You've heard folks speak to the importance of high-quality photographs. And as a former semi-commercial tabletop photography, I've got an advantage. I'd like to share some tips that will get you photographs that will help you promote and sell your work:
1. Invest in, or borrow a good digital camera. "Good" means at least 5 mega-pixels and some ability to control the camera (i.e. not full-automatic). Don't think that you have to spend thousands of dollars; get a decent camera and know how to use it!
What controls do you need? At least these:
- adjustable white balance..for daylight, flourescent and indoor/incandescent lighting
- Adjustable, manual depth of field...so everything is in focus
- Zoom, so that you can crop your picture in the camera.
- A tripod mount. See below.
2. Learn how to use your camera and any lighting you use. See above. Knowledge and a barely adequate camera beats out a fabulous camera that you can't use.
Wanna buy some buttons?
3. Get a demo version or other inexpensive version of photo-editing software and learn to use just these 5 tools:
- Color cast/color temperature
All of the other 'tools' in Photoshop may be nice to have, but only if you're an ad exec, a retoucher or making your living at photography as art.
4. Keep a small area permanently set up to take pictures. As one who produces tons of pieces every so often, I'm guilty of not taking pics of my work and then selling it before I can take photos.
Recently I set up a small table with two Home Depot lights and matching bulbs in my 'junk room'. It's perpetually ready for a shoot; I put a small piece on the background of the week (usually an interesting board and rock combination...see the picture to the left) and shoot a couple of pictures so I can edit one good one. This morning I took 2 pictures of about 30 small glass pieces. If I would have had to set up the camera and lights, it wouldn't have happened.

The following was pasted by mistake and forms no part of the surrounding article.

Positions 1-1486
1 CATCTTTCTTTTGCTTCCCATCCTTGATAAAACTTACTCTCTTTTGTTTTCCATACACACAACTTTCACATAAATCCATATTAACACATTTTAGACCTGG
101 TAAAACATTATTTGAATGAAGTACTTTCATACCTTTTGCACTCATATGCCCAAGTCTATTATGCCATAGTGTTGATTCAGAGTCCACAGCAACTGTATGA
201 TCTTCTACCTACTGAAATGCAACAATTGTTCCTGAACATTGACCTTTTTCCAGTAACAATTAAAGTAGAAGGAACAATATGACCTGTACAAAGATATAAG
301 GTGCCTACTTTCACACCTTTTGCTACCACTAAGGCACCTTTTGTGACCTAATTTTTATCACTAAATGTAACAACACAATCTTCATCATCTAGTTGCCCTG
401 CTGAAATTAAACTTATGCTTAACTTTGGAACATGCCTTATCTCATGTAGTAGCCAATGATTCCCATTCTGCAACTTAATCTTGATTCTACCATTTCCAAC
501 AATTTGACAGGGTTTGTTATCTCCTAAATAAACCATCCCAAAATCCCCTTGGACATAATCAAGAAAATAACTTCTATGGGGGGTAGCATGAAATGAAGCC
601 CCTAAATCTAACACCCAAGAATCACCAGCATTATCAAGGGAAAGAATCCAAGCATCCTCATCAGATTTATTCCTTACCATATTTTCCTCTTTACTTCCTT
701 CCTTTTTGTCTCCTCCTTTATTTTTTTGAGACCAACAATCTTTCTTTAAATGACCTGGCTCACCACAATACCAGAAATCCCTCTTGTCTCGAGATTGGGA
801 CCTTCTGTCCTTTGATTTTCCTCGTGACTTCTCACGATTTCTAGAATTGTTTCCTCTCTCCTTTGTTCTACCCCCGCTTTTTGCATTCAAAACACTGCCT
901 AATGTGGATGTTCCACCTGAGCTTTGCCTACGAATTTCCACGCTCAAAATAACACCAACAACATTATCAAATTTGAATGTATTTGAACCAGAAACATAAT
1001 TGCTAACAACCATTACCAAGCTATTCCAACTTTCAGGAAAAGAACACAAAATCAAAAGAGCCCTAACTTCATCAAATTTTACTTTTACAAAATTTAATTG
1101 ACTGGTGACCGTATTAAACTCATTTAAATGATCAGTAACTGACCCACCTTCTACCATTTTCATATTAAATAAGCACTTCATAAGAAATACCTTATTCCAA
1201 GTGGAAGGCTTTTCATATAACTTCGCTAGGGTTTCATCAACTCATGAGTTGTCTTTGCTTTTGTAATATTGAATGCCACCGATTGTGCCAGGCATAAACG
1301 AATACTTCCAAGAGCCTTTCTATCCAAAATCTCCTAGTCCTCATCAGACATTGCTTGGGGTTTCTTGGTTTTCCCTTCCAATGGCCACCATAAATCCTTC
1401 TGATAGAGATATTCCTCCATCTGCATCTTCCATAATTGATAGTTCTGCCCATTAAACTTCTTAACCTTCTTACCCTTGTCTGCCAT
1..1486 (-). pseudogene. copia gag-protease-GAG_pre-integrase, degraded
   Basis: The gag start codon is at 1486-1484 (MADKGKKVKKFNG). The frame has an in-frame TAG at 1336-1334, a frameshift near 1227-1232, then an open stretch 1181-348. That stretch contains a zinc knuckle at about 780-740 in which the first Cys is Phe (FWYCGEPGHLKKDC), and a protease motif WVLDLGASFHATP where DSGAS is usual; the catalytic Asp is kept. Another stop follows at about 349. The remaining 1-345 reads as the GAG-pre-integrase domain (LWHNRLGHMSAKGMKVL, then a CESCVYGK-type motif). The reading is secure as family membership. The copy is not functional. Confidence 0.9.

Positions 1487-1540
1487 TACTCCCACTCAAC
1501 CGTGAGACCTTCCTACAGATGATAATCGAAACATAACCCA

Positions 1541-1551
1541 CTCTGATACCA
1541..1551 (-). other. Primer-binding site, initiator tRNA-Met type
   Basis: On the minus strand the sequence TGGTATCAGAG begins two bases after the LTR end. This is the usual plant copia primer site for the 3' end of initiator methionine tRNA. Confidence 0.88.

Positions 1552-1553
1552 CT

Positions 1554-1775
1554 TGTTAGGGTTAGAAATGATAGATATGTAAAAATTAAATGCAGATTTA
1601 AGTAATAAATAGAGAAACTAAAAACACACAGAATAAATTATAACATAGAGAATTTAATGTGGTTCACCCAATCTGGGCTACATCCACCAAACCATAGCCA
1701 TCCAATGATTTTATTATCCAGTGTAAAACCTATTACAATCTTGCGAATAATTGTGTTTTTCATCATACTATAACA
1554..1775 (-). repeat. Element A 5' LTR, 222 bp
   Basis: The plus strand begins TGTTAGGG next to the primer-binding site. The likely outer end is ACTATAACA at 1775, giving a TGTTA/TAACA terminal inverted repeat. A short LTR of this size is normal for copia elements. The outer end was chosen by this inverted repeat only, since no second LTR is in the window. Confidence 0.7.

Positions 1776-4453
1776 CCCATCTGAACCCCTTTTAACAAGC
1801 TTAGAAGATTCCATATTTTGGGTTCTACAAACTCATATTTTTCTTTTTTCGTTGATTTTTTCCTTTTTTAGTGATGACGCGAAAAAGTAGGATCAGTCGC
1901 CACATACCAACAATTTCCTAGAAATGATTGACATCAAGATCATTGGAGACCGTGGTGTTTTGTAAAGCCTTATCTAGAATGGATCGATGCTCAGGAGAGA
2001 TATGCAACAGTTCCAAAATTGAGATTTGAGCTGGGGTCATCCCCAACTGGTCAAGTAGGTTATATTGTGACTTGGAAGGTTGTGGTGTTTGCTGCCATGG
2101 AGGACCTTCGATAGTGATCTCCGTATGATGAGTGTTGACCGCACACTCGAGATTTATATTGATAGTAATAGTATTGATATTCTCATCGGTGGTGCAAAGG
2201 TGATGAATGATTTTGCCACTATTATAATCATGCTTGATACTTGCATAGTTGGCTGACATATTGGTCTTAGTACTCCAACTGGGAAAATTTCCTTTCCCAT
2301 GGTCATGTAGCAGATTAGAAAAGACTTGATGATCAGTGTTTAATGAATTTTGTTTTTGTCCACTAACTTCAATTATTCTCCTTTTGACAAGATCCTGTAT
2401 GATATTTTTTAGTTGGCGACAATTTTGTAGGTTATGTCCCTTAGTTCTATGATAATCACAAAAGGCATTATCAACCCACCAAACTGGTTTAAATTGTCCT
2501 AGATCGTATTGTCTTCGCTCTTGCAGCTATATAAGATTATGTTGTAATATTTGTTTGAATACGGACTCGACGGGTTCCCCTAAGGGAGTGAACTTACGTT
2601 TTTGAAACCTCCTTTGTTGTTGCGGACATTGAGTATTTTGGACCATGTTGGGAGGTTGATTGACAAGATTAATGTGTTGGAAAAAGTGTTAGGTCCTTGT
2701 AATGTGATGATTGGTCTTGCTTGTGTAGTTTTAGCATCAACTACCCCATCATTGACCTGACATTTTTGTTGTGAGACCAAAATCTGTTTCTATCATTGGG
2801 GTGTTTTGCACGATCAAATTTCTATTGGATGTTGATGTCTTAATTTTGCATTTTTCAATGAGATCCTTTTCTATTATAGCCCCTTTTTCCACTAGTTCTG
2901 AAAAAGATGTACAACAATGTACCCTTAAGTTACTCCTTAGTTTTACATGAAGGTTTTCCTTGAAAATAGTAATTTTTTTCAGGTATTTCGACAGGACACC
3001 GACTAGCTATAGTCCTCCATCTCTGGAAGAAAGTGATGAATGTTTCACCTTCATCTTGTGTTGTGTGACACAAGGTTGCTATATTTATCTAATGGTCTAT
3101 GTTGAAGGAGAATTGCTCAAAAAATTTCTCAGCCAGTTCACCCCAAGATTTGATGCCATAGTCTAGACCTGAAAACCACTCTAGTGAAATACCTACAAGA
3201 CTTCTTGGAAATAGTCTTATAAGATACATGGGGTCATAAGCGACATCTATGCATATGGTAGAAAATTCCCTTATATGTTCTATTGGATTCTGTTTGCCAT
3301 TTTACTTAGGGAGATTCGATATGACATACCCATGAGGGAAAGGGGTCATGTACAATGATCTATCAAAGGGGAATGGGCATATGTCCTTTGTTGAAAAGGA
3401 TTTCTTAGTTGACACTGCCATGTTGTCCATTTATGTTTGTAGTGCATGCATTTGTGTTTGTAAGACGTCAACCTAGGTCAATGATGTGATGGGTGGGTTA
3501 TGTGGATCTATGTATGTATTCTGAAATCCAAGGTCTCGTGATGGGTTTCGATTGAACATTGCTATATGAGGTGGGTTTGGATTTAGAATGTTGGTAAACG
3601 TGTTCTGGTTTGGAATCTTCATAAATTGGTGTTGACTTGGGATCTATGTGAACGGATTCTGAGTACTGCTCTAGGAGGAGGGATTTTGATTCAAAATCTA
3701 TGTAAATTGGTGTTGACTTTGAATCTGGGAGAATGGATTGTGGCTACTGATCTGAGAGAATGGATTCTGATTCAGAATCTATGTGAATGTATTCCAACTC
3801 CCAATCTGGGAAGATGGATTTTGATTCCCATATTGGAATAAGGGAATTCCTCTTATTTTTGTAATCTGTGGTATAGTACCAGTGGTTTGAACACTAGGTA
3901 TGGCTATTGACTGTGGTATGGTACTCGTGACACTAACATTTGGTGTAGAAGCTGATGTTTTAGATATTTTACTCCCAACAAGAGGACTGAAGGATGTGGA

My friend and artist Rachel Hoehn keeps a roll of 4-foot backdrop paper on a dowel in her studio..so she can immediately pull down the paper, take a couple of quick shots and then roll things back up.
5. Use a tripod or other stable way to hold the camera still. This will not only reduce blur, but you'll be more methodical about your images (note we segued from 'pictures'..that one 'takes' to "images' that one 'makes').
6. Mix it up - vary your backgrounds, have alternative people wear your stuff, etc. I change out my backgrounds (different wood, rocks, props) every couple of weeks so that my work doesn't get stale.
7. If there is one thing that the digital age has brought us, it's uber-cheap 'film'. Take lots of pictures. Take the best one and then crop it several different ways and save 'large' and 'small' versions of it.
8. My permanent small setup uses a cheap table, two cheap Home Depot lights, sheets of white typing paper to diffuse the harsh glare of the lights, a $75 tripod and my background props. The Home Depot lights were around $10 each. Soften that hard lighting with white cloth or white paper. Get matching daylight bulbs and always replace both if you have to change one...you'll get more consistent color that way.
9. Consider doing a 'photo party'. Get 3-5 crafty friends together and share knowledge, equipment and get pictures to boot!
10. Use your pictures to tell a story. In the world of visual art, make sure your pictures represent what you do!
11. Edit mercilessly and seek out others' opinions on which images work. Just becasue your daughter looks extra-cute modeling that fabulous polymer necklace, be objective about the necklace and decide if that image captures the essence of your work? Can your future buyer see the details? Are the colors accurate on the computer screen? If not, select another image!
12. The 'art' isn't the photo you're taking. Your handmade product/art is! Strive for clean, well-lit photos that show off what you do.
So go set up that mini studio, learn how to use that old digital, and take pictures that you can be proud of!